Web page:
Nonfiction > Hugo Grotius > The Rights of War and Peace
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Hugo Grotius (1583–1645).  The Rights of War and Peace.  1901.
 
Book II
Chapter XII: On Contracts
 
        Human actions divided into simple or mixed—Gratuitous, or accompanied with mutual obligation—Acts by way of exchange, adjustment of what is to be given or one—Partnership—Contracts—Previous equality—As to knowledge of all circumstances—As to freedom of consent, requisite in contracts of exchange, of sale, of commission and loan—Price of things in what manner to be rated—Transfer of property by sale—What kind contrary to the law of nature—Money—Its use as the standard value of all things—No abatement in the rent or hire of a thing on account of ordinary accidents—Increase or diminution of just salaries—Usury, by what law forbidden—Interest not coming under the name of usury—Insurance—Partnerships of Trade, Naval Associations—Inequality in the terms of a contract no way repugnant to the law of nations.


  I. and II. OF all human actions, wherein the interest of others is concerned, some are simple, and some are mixed. In those of the former description all service is purely gratuitous, but in the latter it is a traffic of exchange. In the one case the service is granted without a requital, but in the other it is accompanied with an obligation on both sides. Gratuitous services are either immediate in their effect, or to take place at some future time. A beneficial service may be said to be immediately performed, when it confers an advantage, to which the person so benefitted has no direct or absolute right. As a gift transfers property, where there is no previous right. A subject, which has been already discussed. And promises may be said to relate to some future gift, or action, of which a full and sufficient explanation has before been given.
  1
  Services accompanied with mutual obligation are those where the use of a thing is allowed to any one without a complete alienation, or where labour is given in expectation of some valuable consideration. Under the first of these heads we may reckon the loan and use of all consumable or inconsumable property: and under the latter we may place all commissions to transact business, or all trusts to preserve the property of another. Similar to which are all promises of something to be done, except that they regard a future time. And in this view we may consider all the actions, which are now to be explained.  2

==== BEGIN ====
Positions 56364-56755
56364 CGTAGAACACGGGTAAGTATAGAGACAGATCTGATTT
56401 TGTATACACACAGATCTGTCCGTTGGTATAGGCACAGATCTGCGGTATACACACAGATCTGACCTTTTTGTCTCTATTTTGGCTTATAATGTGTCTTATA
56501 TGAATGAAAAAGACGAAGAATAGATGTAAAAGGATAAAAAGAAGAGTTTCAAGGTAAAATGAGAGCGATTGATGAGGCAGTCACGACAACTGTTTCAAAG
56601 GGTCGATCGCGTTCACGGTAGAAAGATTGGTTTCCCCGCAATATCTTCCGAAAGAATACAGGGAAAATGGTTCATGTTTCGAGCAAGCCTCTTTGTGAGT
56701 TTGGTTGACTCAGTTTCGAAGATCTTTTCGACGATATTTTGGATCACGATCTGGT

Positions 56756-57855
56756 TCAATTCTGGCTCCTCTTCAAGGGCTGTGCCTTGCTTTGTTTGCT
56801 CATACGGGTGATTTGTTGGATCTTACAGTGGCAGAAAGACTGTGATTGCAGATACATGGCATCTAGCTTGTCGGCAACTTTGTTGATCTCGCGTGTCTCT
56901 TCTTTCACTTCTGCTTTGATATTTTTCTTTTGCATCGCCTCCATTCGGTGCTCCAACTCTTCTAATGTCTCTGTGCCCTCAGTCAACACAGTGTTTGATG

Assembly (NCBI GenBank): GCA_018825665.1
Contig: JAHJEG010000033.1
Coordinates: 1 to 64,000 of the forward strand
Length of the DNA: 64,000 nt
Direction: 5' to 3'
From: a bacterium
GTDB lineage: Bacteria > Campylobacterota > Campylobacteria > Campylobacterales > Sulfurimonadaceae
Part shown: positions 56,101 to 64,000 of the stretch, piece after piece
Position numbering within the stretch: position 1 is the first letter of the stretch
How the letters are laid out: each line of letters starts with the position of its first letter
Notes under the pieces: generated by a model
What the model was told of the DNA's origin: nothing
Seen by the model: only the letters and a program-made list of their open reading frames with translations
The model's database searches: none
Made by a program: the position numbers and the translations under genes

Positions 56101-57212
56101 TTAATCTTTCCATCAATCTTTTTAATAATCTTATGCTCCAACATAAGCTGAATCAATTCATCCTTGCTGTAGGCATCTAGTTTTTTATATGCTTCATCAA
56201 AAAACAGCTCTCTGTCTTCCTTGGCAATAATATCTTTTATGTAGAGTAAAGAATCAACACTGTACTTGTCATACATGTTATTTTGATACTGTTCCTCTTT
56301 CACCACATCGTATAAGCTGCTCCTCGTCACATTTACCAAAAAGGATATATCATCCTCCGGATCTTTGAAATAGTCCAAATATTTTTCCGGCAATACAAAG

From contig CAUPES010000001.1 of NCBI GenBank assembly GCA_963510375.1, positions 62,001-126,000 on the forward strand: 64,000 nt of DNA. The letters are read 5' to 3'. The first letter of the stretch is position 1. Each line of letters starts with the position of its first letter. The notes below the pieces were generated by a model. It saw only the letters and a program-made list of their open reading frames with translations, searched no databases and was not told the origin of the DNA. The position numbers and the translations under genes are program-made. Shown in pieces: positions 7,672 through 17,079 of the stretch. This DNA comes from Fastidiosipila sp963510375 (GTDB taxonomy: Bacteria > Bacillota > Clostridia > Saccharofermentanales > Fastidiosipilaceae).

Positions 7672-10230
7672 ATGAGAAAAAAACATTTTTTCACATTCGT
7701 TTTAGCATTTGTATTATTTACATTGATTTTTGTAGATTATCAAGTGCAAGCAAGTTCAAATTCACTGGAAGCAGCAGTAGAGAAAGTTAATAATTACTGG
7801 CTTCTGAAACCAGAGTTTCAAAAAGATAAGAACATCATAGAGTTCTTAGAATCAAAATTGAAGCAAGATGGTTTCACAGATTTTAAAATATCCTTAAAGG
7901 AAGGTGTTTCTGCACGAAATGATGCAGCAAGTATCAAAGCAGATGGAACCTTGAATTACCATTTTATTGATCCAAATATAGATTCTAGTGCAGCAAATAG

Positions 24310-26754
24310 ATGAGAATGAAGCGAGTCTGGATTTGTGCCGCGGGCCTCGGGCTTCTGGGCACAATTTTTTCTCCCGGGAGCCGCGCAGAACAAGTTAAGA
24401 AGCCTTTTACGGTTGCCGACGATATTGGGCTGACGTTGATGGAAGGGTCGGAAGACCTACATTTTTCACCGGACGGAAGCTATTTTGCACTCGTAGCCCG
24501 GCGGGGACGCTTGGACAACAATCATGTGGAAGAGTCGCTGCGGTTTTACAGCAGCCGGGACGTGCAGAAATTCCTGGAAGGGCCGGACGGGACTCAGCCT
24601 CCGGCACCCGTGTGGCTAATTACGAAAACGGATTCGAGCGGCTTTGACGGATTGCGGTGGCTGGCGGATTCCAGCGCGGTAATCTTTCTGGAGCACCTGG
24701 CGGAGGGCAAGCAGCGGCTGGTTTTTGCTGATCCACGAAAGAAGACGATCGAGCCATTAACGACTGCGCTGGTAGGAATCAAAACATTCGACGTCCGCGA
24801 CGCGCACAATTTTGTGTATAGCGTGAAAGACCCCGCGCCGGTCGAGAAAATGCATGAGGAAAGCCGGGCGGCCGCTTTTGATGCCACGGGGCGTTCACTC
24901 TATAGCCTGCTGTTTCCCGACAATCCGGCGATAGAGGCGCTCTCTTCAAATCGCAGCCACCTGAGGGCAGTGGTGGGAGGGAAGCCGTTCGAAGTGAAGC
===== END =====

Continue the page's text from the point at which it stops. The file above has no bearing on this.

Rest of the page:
III. In all acts of exchange, there is either an adjustment of shares, or the profits are regarded as a common stock. And such adjustments are made by the Roman Lawyers in the following terms, “I give this to receive that in return, I do this in order for you to do that, or I do this for you to give me that.” 1 But the Romans exclude from that adjustment certain kinds of contracts, which they call EXPRESS ENGAGEMENTS. Not because they are entitled to any such peculiar name more than the simple acts of exchange already mentioned: but because from frequent use they have naturally derived a character similar to that of the original contract, from which they are named, though they are not attended exactly with the same circumstances, nor expressed directly in the same terms. Whereas in other contracts less frequently in use, the form was confined to an exact statement of all the circumstances of the case. An action upon which was therefore called by the Roman law an ACTION IN PRESCRIBED WORDS.  3
  For the same reason, if those contracts, which are in general use, be accompanied with any of the requisite formalities, as in a bargain or sale, if the price had been agreed upon, though no part of the agreement had been performed by either of the parties, the civil law enforced an obligation to fulfil them. But as it considers those contracts which are seldom used, more in the light of voluntary engagements, depending upon the good faith of the respective parties, than upon legal obligation, it leaves both sides at liberty to relinquish them at any time prior to their being naturally performed.  4